Oct. 22 2007
Washington, D.C. — As the Maryland Legislature prepares for next week's special session to resolve a state budget shortfall, a report released today finds that Governor Martin O'Malley's proposed $1 cigarette tax increase would dramatically reduce youth smoking, cause many smokers to quit, reduce tobacco-related health care costs and save thousands of lives.
Governor O'Malley has proposed increasing the cigarette tax as part of a plan to balance the budget and fund expanded access to health care for Marylanders.
The 30-page report by the Campaign for Tobacco-Free Kids – titled “Tobacco Tax Benefits For Maryland: Reducing Smoking, Saving Lives and Saving Money” – finds that a $1 cigarette tax increase would:
“This report provides powerful evidence that increasing the cigarette tax by $1 will improve both the physical and financial health of Maryland for generations to come,” said William V. Corr, Executive Director of the Campaign for Tobacco-Free Kids.
“In addition to funding expanded access to health care, a higher cigarette tax will significantly reduce smoking, lower smoking-caused health care costs and save lives. A higher cigarette tax to fund health care coverage is a win-win for Maryland,” Corr said.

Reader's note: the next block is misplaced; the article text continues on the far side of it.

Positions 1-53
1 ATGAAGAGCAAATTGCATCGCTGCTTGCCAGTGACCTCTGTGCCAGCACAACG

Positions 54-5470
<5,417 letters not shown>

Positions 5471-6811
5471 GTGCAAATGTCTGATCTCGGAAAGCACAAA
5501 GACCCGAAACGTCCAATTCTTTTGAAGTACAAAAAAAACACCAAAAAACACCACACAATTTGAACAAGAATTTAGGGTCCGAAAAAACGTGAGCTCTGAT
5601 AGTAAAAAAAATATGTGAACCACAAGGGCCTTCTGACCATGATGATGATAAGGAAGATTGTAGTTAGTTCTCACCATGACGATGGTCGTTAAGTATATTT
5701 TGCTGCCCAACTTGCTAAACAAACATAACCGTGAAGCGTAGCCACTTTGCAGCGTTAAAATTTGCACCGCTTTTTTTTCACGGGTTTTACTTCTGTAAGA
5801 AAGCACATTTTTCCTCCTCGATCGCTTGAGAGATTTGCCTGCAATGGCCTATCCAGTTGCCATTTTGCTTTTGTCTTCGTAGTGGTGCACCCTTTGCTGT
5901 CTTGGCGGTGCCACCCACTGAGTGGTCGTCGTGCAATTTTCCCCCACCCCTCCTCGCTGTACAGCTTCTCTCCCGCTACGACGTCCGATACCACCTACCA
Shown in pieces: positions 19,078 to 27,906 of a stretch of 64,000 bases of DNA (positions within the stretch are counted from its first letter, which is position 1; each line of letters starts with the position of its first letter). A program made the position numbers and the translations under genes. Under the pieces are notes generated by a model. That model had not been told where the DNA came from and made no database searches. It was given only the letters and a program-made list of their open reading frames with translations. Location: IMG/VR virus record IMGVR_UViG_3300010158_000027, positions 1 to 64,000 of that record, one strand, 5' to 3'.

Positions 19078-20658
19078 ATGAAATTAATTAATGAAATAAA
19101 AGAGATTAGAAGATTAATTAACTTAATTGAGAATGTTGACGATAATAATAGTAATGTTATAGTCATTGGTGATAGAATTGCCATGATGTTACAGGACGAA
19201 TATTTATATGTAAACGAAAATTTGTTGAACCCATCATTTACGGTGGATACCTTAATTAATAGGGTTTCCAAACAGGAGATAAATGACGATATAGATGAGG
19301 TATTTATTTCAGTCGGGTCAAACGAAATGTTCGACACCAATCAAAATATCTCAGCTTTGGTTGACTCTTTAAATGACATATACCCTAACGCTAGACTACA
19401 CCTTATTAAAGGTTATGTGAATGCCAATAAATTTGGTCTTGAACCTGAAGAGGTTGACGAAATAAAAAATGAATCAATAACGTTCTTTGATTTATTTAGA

Governor O'Malley's proposal to increase the cigarette tax is part of a larger plan to resolve a projected $1.7 billion budget shortfall. Approximately $85 million of the $220 million in new revenue generated in fiscal 2008 from the cigarette tax, as estimated by Maryland's Department of Legislative Services, would go toward expanding access to health care for Marylanders.
If approved, the $1 increase would double Maryland's total state cigarette tax to $2 per pack. A total of 43 states and Washington, DC, have increased their cigarette taxes in recent years, and eight states currently have cigarette taxes of $2 or more.
The evidence is clear that increasing the price of cigarettes is one of the most effective ways to reduce smoking, especially among children and pregnant women. Studies show that every 10 percent increase in the price of cigarettes reduces youth smoking by about 6.5 percent and overall cigarette consumption by about 4 percent. In recent years, every state that has significantly increased its cigarette tax has enjoyed significant increases in revenue even while reducing smoking.
Tobacco use is the leading preventable cause of death in the United States. In Maryland, tobacco use claims 6,800 lives each year and costs the state more than 1.96 billion annually in health care bills, including $476 million in Medicaid payments alone. Government expenditures related to tobacco amount to a hidden tax of $627 every year on every Maryland household. While Maryland has made progress in reducing youth smoking, 16.5 percent of Maryland high school students are still current smokers, and 6,900 more kids become smokers every year.